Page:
Costly name change of Rhodes won’t address real issues, commentators argue
IT WAS money that led the founders of Rhodes University to name the institution after Cecil John Rhodes – and money that will hinder changing the name.
This is according to historian Professor Paul Maylam, setting the scene for a debate at the university over the name change issue.
It cost Rand Afrikaans University some R50million to change its name to the University of Johannesburg and it will cost much more to re-brand Rhodes University internationally and at home, it was argued at the debate.
Maylam said that by naming the institution after Rhodes it had managed to access a slice of £5-million at the time sitting in the Rhodes trust for start-up funding.
He said the name change debate had only really gained traction with the #RhodesMustFall campaign in 2015, which had made the Rhodes brand toxic.
Rhodes had been an arch imperialist, racist, and had ridden roughshod over African societies, and the only argument against changing the name was a pragmatic one as it would be extremely costly, he said.
“Really, it is just cosmetic. It’s window dressing. Therefore you have to ask how much money you want to spend on this?
“How much of a priority is the name change over other transformation imperatives?”
Activist and Rhodes doctoral candidate in the department of sociology, Leroy Maisiri, said changing the name in the absence of real transformation was a waste of time.
“[Name change] doesn’t really fix the real issues.”
The university was the economic hub of Grahamstown and if the name change issue was used to “suffocate” the only good thing in Grahamstown then “we are making what is essentially an 8 000 student issue affect the livelihoods of an entire town.
“I’m not here about the name. It’s not about the name. I don’t care what this institution is called. If you changed the name tomorrow the name Rhodes will never leave my CV. “I am smarter than that.” Prominent journalist and founder of the Media and Writers Firm, Rich Mkhondo, said the institution had to be strategic about name change as it could be dangerous, superficial and expensive.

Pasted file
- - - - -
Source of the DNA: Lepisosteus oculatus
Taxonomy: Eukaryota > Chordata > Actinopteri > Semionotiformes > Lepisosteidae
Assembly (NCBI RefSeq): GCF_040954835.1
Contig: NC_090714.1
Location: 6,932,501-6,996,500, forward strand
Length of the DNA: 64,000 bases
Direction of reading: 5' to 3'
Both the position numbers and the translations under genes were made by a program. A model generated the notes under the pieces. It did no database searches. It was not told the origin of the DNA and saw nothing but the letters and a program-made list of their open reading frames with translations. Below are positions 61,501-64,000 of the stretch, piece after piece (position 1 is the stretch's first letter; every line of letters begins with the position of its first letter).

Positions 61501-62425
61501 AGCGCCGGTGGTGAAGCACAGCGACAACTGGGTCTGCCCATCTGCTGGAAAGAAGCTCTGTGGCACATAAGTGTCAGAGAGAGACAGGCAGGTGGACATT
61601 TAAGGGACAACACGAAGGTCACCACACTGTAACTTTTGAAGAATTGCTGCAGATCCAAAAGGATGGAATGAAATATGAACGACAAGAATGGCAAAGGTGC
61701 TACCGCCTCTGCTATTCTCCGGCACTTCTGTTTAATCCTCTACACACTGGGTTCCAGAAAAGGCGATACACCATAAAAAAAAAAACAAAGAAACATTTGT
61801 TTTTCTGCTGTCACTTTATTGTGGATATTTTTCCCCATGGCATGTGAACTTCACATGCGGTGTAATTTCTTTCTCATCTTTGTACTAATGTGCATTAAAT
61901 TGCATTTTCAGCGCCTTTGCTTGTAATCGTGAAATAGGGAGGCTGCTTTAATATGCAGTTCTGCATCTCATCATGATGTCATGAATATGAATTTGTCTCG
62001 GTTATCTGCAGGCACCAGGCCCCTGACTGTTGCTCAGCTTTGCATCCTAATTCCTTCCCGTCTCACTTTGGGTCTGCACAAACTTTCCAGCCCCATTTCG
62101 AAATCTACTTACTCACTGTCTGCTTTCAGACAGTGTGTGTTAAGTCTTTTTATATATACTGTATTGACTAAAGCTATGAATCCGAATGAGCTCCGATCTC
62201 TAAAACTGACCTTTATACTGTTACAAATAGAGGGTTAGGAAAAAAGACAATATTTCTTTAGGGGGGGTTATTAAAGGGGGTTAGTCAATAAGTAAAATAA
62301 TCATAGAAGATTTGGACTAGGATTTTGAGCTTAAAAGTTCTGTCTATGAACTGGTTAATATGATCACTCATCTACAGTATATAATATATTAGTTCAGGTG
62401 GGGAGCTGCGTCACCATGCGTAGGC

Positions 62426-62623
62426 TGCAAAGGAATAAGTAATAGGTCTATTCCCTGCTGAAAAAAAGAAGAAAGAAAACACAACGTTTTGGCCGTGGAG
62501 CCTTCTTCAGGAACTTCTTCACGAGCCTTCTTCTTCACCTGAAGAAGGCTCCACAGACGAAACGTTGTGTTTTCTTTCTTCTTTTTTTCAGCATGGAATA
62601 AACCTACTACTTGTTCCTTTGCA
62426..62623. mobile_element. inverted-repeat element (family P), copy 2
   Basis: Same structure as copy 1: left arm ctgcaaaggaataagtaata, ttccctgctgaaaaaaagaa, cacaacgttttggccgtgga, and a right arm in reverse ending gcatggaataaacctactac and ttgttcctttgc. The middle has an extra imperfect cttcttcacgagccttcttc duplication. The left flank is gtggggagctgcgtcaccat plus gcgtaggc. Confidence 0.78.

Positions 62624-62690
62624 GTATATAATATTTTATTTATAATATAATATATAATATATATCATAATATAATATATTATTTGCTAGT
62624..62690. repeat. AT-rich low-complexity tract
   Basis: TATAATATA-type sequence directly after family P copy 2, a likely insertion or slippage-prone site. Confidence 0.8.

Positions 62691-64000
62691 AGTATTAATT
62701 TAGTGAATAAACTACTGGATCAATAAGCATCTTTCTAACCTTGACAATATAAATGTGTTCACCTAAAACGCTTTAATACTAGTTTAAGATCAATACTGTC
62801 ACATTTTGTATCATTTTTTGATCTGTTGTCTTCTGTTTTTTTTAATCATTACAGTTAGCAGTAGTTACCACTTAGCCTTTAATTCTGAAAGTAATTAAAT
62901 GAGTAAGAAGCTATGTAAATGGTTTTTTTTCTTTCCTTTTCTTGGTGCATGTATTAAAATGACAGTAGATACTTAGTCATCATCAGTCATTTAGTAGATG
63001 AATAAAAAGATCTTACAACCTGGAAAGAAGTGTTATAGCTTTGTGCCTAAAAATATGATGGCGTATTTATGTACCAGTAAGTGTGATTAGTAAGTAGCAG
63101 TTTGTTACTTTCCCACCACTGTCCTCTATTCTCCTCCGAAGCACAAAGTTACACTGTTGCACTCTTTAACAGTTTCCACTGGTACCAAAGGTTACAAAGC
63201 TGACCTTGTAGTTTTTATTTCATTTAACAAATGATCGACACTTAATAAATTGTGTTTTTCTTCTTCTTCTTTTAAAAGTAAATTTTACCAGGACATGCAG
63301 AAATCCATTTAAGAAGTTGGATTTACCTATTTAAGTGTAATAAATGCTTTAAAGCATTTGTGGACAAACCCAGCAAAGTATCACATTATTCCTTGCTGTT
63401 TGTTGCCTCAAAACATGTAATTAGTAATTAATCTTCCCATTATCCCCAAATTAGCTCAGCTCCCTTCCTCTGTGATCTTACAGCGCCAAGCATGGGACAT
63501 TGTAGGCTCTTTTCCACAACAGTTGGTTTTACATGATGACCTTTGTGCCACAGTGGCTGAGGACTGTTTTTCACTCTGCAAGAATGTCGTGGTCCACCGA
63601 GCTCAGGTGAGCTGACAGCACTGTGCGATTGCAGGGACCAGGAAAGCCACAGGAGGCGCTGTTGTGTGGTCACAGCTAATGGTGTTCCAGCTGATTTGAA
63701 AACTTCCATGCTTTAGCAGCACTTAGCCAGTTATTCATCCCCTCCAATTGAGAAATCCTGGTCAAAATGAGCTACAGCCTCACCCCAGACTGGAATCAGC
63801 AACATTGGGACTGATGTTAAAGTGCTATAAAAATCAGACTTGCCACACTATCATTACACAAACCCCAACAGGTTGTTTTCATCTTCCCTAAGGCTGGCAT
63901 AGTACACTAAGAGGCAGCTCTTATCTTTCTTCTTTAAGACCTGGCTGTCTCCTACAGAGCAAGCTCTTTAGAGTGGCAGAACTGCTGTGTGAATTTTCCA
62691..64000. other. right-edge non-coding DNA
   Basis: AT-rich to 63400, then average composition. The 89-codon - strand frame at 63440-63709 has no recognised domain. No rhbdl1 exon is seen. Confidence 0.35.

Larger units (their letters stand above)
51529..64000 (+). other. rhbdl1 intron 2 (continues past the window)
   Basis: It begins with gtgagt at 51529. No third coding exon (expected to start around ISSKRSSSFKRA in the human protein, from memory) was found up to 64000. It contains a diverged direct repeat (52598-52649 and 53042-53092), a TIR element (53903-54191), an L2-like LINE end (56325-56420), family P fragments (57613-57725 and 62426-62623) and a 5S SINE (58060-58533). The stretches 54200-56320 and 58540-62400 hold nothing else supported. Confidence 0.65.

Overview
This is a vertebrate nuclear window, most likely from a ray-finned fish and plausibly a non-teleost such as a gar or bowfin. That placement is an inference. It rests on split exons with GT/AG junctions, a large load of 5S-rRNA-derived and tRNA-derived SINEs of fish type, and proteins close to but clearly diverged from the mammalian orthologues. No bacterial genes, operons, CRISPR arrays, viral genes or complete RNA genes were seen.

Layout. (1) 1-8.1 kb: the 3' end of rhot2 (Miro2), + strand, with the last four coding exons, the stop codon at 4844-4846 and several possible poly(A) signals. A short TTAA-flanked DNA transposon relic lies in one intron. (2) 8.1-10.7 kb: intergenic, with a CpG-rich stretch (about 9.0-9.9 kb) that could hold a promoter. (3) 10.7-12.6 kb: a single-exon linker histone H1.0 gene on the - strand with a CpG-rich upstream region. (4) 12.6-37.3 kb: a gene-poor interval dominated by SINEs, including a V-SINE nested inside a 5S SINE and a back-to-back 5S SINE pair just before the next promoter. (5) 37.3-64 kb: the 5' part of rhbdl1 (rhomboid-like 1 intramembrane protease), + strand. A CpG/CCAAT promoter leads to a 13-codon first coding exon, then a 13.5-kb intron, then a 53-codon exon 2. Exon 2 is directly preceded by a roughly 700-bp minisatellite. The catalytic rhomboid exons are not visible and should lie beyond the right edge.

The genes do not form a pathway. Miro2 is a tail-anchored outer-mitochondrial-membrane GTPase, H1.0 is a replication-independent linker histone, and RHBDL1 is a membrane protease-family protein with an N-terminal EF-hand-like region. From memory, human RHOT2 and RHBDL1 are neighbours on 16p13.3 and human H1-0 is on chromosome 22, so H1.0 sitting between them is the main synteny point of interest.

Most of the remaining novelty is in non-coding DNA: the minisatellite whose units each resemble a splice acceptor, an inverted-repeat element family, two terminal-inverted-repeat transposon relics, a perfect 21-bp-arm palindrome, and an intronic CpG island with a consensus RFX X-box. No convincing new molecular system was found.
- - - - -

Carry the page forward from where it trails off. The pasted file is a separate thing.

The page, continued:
Money was scarce and poverty in the Eastern Cape was endemic.
“It is a waste of time and effort. We should be talking about many things we should be doing in this country rather than name change.”
But artist Songezile Madikida said the #RMF campaign had captured the everyday pain and emotional trauma experienced by black people in an institution of learning where nothing had changed.
A total overhaul of society was needed, not just of knowledge-producing institutions
“If Rhodes University wants to be a home to all the people of South Africa and not just to the small group of people that relate to its name and legacy … it needs to undergo some serious introspection,” Madikida said.
“As part of its community we need to force it to reconsider its identity in terms of what it is labelled so that it can be part of the future.”